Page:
Trump Withdraws United States from the TPP
On Monday, President Donald Trump formally ended the United States' participation in the Trans-Pacific Partnership (TPP). TPP would have lowered barriers to trade between the U.S. and 11 other nations around the Pacific Rim, and it would have been the largest regional trade agreement in history. Proponents also billed it as a counterweight to ever-expanding Chinese influence in the Western Pacific.
The agreement would have lowered tariffs on a range of products, and it contained standards for intellectual property protections, labor rights and environmental protection. By reducing friction for the movement of goods between the U.S. and Vietnam, Malaysia, Japan, Australia, Singapore, New Zealand, Peru and Chile, trade volumes would have risen, supporters said. Critics contended that it would lower regulatory standards by allowing corporations to sue over new laws that could damage their investments, and questioned whether it would really have an effect on the volume of trade.
TPP was the United States' main soft power initiative on the margins of the South China Sea, and had been intended to cement American ties with regional allies. Although he has withdrawn America from the treaty, President Trump has pledged to keep China from expanding and fortifying its presence on occupied land features in the region. In his confirmation hearing, Trump's nominee for secretary of state, Rex Tillerson, suggested that the administration's policy in the contested Spratly Islands would be more confrontational than in years past. "We’re going to have to send China a clear signal that, first, the island-building stops and, second, your access to those islands also is not going to be allowed," he said. Chinese state media quickly responded that the U.S. would have to "wage war" to deny access to the recently built facilities.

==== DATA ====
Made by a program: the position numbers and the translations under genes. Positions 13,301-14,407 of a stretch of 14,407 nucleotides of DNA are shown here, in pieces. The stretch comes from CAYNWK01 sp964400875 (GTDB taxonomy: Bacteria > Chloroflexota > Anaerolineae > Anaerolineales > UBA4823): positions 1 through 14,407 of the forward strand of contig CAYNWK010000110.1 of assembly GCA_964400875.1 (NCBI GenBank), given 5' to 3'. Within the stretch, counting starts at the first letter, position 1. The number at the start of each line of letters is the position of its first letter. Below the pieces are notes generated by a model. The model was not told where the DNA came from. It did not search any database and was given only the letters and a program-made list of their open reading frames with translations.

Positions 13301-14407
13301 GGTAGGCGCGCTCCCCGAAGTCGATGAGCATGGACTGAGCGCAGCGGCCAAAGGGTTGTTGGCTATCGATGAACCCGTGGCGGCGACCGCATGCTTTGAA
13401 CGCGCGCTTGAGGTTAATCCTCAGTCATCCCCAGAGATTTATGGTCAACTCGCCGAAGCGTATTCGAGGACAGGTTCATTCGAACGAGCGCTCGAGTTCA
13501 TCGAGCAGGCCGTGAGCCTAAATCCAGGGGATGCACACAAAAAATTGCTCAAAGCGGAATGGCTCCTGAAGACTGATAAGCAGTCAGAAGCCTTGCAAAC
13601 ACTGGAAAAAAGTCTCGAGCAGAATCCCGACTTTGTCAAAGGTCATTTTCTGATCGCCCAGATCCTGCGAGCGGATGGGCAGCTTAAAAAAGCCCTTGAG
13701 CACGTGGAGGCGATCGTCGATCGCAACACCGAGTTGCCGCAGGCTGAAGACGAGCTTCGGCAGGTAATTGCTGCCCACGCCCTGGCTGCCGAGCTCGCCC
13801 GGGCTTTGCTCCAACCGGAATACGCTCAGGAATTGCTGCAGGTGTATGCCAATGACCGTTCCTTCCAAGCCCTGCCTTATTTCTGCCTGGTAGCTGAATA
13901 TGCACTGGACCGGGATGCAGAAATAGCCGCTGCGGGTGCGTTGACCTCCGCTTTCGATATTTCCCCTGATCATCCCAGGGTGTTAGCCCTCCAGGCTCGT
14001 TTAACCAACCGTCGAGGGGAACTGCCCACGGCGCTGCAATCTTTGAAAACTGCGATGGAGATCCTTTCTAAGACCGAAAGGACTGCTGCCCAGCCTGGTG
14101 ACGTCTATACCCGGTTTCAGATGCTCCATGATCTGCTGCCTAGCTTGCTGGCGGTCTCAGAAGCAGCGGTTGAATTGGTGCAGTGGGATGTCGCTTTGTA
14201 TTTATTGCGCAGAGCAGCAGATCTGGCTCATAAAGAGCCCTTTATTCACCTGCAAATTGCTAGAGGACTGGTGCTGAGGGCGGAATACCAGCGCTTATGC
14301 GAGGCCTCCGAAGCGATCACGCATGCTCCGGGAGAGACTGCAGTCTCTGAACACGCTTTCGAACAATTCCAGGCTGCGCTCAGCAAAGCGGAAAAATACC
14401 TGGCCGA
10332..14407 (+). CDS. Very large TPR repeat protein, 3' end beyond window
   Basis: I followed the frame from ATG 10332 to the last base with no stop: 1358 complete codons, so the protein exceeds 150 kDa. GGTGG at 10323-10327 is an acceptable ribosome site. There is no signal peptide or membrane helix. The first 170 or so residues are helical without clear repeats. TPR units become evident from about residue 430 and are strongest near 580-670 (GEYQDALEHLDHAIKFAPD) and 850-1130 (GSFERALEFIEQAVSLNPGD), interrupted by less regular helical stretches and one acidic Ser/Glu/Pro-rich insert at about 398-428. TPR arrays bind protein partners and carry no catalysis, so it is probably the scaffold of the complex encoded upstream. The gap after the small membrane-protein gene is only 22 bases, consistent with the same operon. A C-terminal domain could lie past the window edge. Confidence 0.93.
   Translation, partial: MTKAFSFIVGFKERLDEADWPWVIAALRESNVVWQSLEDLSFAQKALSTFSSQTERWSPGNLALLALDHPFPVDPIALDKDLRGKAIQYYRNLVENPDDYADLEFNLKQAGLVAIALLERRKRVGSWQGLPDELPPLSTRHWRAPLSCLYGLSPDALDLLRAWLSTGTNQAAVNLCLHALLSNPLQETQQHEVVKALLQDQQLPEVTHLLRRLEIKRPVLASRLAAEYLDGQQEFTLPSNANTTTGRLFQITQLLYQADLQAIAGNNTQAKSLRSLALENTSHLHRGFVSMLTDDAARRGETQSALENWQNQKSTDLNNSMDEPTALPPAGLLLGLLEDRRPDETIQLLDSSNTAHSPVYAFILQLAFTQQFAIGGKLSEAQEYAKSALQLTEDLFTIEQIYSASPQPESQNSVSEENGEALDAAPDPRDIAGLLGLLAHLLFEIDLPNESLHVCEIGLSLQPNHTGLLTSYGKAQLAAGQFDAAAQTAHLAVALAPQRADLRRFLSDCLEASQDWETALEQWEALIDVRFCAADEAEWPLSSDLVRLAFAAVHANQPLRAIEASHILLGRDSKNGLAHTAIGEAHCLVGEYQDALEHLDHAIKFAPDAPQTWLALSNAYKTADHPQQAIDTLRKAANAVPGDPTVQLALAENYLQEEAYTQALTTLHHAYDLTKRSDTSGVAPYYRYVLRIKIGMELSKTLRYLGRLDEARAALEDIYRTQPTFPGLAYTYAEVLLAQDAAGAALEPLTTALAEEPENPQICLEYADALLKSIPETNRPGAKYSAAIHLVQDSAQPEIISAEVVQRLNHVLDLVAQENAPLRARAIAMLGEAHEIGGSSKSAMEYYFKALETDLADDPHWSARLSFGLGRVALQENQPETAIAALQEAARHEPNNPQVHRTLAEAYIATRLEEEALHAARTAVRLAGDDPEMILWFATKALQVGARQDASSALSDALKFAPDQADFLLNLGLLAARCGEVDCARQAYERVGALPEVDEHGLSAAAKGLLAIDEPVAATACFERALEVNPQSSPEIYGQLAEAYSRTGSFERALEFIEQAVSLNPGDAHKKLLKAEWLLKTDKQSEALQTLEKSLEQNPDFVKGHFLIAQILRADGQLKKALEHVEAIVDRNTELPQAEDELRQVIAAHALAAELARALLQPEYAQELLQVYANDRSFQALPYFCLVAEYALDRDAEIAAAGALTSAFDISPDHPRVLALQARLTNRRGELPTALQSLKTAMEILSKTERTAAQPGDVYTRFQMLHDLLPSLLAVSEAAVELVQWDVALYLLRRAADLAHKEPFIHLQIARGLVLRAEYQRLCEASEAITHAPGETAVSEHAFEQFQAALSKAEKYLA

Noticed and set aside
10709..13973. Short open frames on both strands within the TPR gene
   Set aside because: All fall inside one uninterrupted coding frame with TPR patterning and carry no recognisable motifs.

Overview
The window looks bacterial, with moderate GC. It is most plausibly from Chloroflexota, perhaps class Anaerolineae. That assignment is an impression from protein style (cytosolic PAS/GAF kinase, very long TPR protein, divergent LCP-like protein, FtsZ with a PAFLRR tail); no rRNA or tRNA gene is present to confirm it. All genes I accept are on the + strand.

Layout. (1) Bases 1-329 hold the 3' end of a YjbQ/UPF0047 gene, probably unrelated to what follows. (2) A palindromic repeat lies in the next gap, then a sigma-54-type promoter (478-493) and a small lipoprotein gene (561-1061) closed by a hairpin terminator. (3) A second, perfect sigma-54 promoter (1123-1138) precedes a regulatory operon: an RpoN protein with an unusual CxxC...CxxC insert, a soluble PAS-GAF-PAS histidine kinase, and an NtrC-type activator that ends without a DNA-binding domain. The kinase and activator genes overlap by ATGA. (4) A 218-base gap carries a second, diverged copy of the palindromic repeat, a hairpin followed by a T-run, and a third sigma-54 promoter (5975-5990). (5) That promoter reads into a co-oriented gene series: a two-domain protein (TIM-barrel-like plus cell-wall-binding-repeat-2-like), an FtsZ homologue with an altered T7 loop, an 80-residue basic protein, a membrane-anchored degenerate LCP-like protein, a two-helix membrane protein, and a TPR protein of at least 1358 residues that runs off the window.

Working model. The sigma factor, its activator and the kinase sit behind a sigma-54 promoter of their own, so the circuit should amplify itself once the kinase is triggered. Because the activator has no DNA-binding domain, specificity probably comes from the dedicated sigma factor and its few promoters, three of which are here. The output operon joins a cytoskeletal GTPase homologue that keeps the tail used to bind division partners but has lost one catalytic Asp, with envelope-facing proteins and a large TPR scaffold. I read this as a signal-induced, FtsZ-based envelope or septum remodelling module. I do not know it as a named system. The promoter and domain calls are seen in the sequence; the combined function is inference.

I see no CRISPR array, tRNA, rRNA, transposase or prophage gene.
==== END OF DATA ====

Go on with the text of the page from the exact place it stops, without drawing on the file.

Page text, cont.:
Trump spokesman Sean Spicer confirmed on Monday that "the U.S. is going to make sure that we protect our interests there . . . It’s a question of if those islands are in fact in international waters and not part of China proper, then yeah, we’re going to make sure that we defend international territories from being taken over by one country," he said. Spicer did not discuss whether this principle would extend to Russian-occupied Crimean ports.
The nations most immediately affected by disputes in the South China Sea – Vietnam and the Philippines – have recently moved to negotiate directly with China, without third-party involvement. Philippine president Rodrigo Duterte has said that China's island-building campaign is not a primary concern for his nation, even though the islands are within its EEZ, and has downplayed an international arbitration ruling that found that China had greatly exaggerated its UNCLOS maritime claims.